Stripping Away The Illusion
I was skimming through Facebook. An old friend from high school who I occasionally see on my news feed had posted a link to her website. Out of curiosity, I clicked it.
The link led to her website, where I saw her miscellaneous accomplishments in the fine arts – an award for poetry and various articles in foreign publications, among other works she’d gotten published. I thought, “Now this is creative writing!”
And then came a twinge of envy. She had taken her life into the direction that I had once thought was mine. You see, in college I studied and took a degree in creative writing. By graduation, though, I had already changed my mind about becoming a creative writer. While I deeply enjoyed writing, I was just too thin-skinned at that time to take the kind of public criticism that such a career required.
Or at least that’s the “story” I’ve always told myself. And, fortunately, it remained the “story” only until what I did after visiting my high school classmate’s website…
Seeing The Past Through A New Lens
So there I was, looking at her life’s work, and I couldn’t help but wonder if maybe I had given up too easily on the path I’d once dreamed about taking. After all, if she could do it, shouldn’t I have been able to? I was so intrigued by the idea of seeing the past through a new lens that I pulled down a box of college writings I had tucked away in the attic years before, and I proceeded to read through those short stories and poems.
My writing back then really stunk.
Oh, sure, on occasion I came across a few sparks of genius, phrases here and there that showed some true brilliance. But, on the whole, that writing was so mediocre and my talent so underdeveloped, that I would never have launched successfully on the path she actually took.
You might be thinking that this experience of stripping away the illusion and seeing the truth of the story I had been telling myself for the past 25 years was painful to me.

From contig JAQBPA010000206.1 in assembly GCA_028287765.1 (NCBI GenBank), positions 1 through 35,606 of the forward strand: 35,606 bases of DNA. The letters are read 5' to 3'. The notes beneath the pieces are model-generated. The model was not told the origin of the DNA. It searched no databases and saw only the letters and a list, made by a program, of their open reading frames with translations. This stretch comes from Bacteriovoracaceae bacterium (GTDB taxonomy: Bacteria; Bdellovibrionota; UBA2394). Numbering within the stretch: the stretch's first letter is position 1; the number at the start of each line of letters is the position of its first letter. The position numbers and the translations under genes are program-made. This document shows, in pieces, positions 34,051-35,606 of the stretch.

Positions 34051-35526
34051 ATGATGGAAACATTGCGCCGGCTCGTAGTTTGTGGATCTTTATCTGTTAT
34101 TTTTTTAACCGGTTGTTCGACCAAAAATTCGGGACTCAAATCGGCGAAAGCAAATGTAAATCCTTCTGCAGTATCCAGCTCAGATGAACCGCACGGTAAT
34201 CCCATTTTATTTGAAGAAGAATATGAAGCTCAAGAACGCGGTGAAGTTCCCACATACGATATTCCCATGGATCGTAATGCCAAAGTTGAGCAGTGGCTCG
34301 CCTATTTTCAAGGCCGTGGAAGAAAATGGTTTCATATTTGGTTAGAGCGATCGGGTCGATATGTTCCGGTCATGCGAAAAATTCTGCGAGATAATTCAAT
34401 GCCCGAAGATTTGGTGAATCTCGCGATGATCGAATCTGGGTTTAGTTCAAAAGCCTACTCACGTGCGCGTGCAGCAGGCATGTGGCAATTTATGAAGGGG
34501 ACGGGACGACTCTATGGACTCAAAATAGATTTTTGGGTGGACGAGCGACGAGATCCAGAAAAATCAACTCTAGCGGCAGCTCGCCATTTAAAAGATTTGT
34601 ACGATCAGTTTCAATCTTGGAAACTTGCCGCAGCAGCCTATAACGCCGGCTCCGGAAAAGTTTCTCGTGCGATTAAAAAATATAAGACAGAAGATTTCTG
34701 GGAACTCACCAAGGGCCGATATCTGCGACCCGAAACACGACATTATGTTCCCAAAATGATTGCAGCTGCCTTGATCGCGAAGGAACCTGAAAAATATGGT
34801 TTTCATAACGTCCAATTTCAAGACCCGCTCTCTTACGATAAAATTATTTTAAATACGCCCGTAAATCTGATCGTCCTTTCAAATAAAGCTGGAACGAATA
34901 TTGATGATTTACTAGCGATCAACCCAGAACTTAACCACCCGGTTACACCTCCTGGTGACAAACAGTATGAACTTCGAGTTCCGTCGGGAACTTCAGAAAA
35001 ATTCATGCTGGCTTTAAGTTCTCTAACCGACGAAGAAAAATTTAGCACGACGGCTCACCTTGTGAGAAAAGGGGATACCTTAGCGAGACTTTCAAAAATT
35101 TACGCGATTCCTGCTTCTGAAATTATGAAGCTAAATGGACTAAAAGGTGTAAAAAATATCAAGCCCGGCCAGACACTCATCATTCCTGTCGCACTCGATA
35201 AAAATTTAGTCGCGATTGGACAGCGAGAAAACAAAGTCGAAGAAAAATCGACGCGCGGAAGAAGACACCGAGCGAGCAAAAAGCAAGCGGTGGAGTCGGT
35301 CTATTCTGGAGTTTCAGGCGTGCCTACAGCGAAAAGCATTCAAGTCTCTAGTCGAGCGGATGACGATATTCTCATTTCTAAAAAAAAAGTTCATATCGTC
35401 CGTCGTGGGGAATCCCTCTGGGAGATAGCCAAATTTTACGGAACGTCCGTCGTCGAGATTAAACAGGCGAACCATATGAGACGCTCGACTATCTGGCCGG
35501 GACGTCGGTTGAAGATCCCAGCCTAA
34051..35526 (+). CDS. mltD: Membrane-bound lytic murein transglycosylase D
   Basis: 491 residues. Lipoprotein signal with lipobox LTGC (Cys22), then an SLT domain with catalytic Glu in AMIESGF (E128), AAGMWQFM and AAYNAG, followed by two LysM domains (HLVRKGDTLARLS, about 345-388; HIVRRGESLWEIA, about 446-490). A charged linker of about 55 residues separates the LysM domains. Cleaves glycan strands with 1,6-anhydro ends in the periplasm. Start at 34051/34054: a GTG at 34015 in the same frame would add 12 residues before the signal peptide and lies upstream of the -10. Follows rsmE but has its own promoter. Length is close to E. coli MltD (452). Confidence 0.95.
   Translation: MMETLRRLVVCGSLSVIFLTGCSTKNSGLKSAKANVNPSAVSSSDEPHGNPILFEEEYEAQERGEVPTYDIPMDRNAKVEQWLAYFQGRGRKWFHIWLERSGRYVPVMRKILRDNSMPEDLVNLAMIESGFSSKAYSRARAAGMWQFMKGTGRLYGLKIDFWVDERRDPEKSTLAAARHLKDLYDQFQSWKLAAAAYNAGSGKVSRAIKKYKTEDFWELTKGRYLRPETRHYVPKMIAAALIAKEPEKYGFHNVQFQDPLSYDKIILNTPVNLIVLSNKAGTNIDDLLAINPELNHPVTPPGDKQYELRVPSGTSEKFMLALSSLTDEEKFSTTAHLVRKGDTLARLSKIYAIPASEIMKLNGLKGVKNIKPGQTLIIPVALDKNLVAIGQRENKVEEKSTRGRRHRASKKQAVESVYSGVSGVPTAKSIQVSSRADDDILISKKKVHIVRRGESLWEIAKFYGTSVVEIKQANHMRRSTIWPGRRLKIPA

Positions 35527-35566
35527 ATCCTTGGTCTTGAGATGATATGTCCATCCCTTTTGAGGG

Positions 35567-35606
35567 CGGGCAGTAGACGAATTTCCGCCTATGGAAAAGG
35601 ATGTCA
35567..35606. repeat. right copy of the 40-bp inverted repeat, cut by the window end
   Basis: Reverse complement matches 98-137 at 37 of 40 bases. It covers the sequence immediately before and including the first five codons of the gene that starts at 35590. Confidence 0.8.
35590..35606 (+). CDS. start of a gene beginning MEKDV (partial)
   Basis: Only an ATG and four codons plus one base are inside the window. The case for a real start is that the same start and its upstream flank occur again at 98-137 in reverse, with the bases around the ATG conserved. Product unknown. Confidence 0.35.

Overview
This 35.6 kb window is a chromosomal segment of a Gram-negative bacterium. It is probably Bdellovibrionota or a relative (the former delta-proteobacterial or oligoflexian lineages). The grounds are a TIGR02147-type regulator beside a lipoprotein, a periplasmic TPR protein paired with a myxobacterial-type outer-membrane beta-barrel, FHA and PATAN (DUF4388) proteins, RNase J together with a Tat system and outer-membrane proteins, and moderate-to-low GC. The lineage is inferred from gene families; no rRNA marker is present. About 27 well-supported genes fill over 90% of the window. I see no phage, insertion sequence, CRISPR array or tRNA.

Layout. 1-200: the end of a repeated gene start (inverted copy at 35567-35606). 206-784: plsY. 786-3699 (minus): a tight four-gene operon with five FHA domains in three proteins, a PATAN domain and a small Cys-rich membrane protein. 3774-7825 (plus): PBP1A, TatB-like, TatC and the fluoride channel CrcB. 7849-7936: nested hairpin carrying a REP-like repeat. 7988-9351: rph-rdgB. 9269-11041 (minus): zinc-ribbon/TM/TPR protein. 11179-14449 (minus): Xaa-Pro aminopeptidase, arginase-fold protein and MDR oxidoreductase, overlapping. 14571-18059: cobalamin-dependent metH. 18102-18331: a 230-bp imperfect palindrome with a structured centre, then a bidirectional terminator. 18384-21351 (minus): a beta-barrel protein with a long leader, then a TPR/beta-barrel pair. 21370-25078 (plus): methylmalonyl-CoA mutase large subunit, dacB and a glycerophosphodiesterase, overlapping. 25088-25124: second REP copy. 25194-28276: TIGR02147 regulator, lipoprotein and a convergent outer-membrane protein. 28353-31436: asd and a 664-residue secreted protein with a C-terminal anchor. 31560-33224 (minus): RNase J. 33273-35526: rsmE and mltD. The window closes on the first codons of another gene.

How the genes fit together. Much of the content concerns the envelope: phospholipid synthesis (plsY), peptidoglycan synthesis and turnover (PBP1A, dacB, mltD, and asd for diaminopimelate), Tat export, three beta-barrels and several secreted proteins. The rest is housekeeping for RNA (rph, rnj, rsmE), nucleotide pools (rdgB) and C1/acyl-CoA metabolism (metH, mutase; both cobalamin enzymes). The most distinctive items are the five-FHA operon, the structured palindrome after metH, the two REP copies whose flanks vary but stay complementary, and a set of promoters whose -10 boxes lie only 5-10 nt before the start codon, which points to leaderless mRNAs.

Actually, it was like pulling off a band-aid The sting was temporary and brief. Because what followed was a much more powerful feeling… a solid sense of relief. Closing the last notebook, I said to myself, “Good! Now I can let go of all that crap!”
The next thing I felt, as this realization sunk in some more, was elation. I was elated to let go of the story that I could have had a different life if only I had made different choices. The truth is that I could not have had a different life. The one I have had is the one that was meant for me all along. I am a writer, just not the kind that I thought I would be.
As time stretches out in such a way that I can pull wisdom from it and actually apply it to my life, I’ve come to appreciate this particular truth… life is too precious to spend time regretting stuff and wondering about what might have been. And after an inordinate amount of time spent believing stories about the past that weren’t true and doing what the late, great Zig Ziglar would call “stinking thinking,” I welcome the truth that where I am is where I have always been meant to be, especially since where I am is a pretty awesome place.
Stripping away illusions… releasing regret… owning the truth…
It all feels delicious to me.
But maybe that’s because this stuff seems to be getting easier to do the older I get. Or maybe it’s just less painful than we’ve all been led to believe. Like how anticipating the pain of pulling off the band-aid is worse than it actually is.
Angela Loëb helps people rediscover and use their gifts so they bring who they are to what they do in life. http://about.me/angelarloeb __________________________________________________________